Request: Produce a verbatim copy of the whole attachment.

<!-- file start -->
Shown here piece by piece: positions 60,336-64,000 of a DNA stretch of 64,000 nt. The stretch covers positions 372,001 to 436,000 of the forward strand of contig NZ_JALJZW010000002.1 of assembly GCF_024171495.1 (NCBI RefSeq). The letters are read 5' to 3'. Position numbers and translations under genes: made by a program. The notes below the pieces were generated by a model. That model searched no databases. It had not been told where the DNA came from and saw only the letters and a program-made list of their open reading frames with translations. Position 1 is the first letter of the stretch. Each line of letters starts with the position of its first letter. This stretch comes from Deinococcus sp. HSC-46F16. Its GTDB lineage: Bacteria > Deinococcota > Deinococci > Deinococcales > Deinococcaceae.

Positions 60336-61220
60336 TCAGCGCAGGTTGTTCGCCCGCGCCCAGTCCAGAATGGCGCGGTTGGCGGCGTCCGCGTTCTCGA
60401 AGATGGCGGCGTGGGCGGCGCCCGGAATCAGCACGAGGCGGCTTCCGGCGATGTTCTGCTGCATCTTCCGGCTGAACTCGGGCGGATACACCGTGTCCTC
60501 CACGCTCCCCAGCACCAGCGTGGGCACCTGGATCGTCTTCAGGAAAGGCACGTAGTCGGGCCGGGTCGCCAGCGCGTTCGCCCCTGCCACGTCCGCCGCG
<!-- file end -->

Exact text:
Shown here piece by piece: positions 60,336-64,000 of a DNA stretch of 64,000 nt. The stretch covers positions 372,001 to 436,000 of the forward strand of contig NZ_JALJZW010000002.1 of assembly GCF_024171495.1 (NCBI RefSeq). The letters are read 5' to 3'. Position numbers and translations under genes: made by a program. The notes below the pieces were generated by a model. That model searched no databases. It had not been told where the DNA came from and saw only the letters and a program-made list of their open reading frames with translations. Position 1 is the first letter of the stretch. Each line of letters starts with the position of its first letter. This stretch comes from Deinococcus sp. HSC-46F16. Its GTDB lineage: Bacteria > Deinococcota > Deinococci > Deinococcales > Deinococcaceae.

Positions 60336-61220
60336 TCAGCGCAGGTTGTTCGCCCGCGCCCAGTCCAGAATGGCGCGGTTGGCGGCGTCCGCGTTCTCGA
60401 AGATGGCGGCGTGGGCGGCGCCCGGAATCAGCACGAGGCGGCTTCCGGCGATGTTCTGCTGCATCTTCCGGCTGAACTCGGGCGGATACACCGTGTCCTC
60501 CACGCTCCCCAGCACCAGCGTGGGCACCTGGATCGTCTTCAGGAAAGGCACGTAGTCGGGCCGGGTCGCCAGCGCGTTCGCCCCTGCCACGTCCGCCGCG